• REASON – Short term (less antagonistic) measures are not sustainable – special taxes and utilising private pension schemes to fill holes! The Government is relying on future growth to afford its pension liability in the future and anyone not transferring to a state pension by end Jan may lose 70% of their pension value.

Contrast with the Core

Just to contast these economies with the one seeming to be driving force behind the union – Germany’s deficit could potentially fall to the 3% EU limit next year

INVESTMENT INSIGHT: When investing in the EU – differentiate between countries!

European “Financial Mechanisms” – Can they solve the EU’s problems? And how can I make money from the concern?

World unity is the wish of the hopeful, the goal of the idealist and the dream of the romantic. Yet it is folly to the realist and a lie to the innocent – Don Williams, Jr  (American , b.1968)

There has been much in the news lately on the outlook for the European Union. In May, Greece was offered €120bn in EU government and IMF loans over 3 years to replace the need for new borrowing at exorbitant market rates – the “first bailout of a Eurozone country and the biggest bailout of any country”.  Just last month Ireland joined the queue and received a €85bn injection plan. The flame of contagion was burning bright as investors worried Spain, Portugal and Italy were to follow suit quickly (The other members of the PIIGS acronym – and we’ve been advised what risks lie in an acronym!). Then just as markets calmed after the ECB staged their largest intervention and purchased mainly Portuguese and Irish bonds on Friday, the rating agency Moody’s announced it was downgrading Hungary’s debt by not one but two notches!  This country isn’t even in the periphery of the EU, it’s outside of it entirely… and so the contagion spreads….

Source: Bloomberg. The premium investors demand for investing in Irish government bonds over German bunds remains elevated (indicating a perceived heightened risk)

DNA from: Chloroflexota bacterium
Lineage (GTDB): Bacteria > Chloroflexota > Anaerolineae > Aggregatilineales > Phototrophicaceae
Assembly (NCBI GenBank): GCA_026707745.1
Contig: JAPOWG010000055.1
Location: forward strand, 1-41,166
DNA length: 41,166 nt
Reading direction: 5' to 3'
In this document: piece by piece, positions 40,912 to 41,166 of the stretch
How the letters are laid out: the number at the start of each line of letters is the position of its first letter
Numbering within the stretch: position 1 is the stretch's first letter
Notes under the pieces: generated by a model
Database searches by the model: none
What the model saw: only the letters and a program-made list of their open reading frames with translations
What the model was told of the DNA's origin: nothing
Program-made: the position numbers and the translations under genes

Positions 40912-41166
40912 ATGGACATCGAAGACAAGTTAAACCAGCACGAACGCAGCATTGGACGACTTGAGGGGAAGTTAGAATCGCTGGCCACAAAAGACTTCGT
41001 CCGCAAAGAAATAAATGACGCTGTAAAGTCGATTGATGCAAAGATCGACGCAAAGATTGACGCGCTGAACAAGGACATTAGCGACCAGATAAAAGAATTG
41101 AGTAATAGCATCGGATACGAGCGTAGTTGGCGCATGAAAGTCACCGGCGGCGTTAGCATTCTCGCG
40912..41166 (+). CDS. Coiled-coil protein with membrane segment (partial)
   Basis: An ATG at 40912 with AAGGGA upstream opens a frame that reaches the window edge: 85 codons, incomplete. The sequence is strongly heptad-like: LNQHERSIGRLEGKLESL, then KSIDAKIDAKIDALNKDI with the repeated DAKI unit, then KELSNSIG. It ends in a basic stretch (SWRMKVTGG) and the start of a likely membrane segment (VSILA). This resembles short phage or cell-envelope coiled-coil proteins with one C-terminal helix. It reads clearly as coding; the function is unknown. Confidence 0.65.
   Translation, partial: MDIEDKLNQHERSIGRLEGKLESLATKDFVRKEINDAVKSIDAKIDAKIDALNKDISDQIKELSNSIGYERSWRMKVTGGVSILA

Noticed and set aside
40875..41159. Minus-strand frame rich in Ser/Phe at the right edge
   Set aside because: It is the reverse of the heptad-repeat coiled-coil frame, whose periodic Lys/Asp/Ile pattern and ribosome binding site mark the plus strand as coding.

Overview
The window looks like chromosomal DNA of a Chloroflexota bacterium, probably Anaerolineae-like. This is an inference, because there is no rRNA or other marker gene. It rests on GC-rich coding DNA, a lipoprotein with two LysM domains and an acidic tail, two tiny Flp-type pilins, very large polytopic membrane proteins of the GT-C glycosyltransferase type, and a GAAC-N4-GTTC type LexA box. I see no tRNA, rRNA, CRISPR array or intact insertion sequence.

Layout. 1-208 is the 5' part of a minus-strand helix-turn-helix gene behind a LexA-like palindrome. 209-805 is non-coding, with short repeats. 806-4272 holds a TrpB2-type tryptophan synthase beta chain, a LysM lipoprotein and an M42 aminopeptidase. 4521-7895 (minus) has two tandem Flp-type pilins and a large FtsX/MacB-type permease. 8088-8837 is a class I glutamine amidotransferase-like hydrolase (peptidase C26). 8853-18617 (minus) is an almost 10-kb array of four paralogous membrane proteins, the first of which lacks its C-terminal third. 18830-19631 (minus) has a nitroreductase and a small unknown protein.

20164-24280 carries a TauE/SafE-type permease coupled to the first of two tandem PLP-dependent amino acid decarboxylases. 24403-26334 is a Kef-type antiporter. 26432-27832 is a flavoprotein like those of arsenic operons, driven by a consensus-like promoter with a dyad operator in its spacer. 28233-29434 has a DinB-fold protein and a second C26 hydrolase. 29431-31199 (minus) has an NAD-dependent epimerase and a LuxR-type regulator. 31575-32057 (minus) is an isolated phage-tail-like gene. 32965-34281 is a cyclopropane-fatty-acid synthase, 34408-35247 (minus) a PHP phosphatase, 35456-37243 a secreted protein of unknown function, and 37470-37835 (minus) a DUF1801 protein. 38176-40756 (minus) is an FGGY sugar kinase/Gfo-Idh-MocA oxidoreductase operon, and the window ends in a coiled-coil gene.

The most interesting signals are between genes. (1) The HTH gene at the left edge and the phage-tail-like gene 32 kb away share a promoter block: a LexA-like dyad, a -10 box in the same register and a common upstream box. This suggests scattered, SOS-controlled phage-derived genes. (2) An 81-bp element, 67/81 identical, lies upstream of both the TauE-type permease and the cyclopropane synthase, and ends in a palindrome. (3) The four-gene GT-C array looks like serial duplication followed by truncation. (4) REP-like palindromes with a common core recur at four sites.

Why won’t the EU bailouts solve everything?

1. FLAWED LOGIC: attempting to solve the problem of debt with more debt

2. NOT SOLVING PROBLEM: without growth, the debt burden as a share of GDP will continue to rise. The latest European Financial Mechanism only covers maters until 2013,  if Debt/GDP has not reduced significantly then bond holders start sharing the pain

3. UNCERTAINTY: ministers keep changing their minds! (“no bail out” to “bailout”, “no pain for creditors” to “sharing the burden”) – markets don’t like uncertainty!

The key discrepancy –

What the ECB wants EU countries to do: Be prepared to increase the size of emergency bailouts, consolidate budgets and reform (implement austerity measures and assume national responsibility so the ECB can avoid being a bailout tool)

What EU country economies need: COMPETITIVENESS AND GROWTH

Market Impacts

  • YIELDS may have fallen sharply for some periphery debt but as the chart before shows, they remain at elevated levels.
  • FORCED SELLING – Pension funds, insurance cos and ETFs which are focused on matching the liabilities to their assets may have to sell certain debt when its credit rating is cut

How can you exploit this?

“Europe is difficult to understand for markets. They work in an irrational way sometimes,” Christine Lagarde, French economy minister

  1. Companies located in an EU periphery country, with strong balance sheets and demand insulated from worries about their homeland (i.e. international exposure and demand for their products from the east etc) making it a sound investment choice, may suffer from illogical moves in the markets that punish anything connected to the country regardless. This debt can be picked up cheaply.
  2. In addition, a downgrade in a country’s government debt may trigger a wave of forced sellers (the pension funds etc. mentioned above) that are restricted in holding this level of debt. If this is just an automatic trade, these distressed sellers may be exploited with the purchasing power in your hands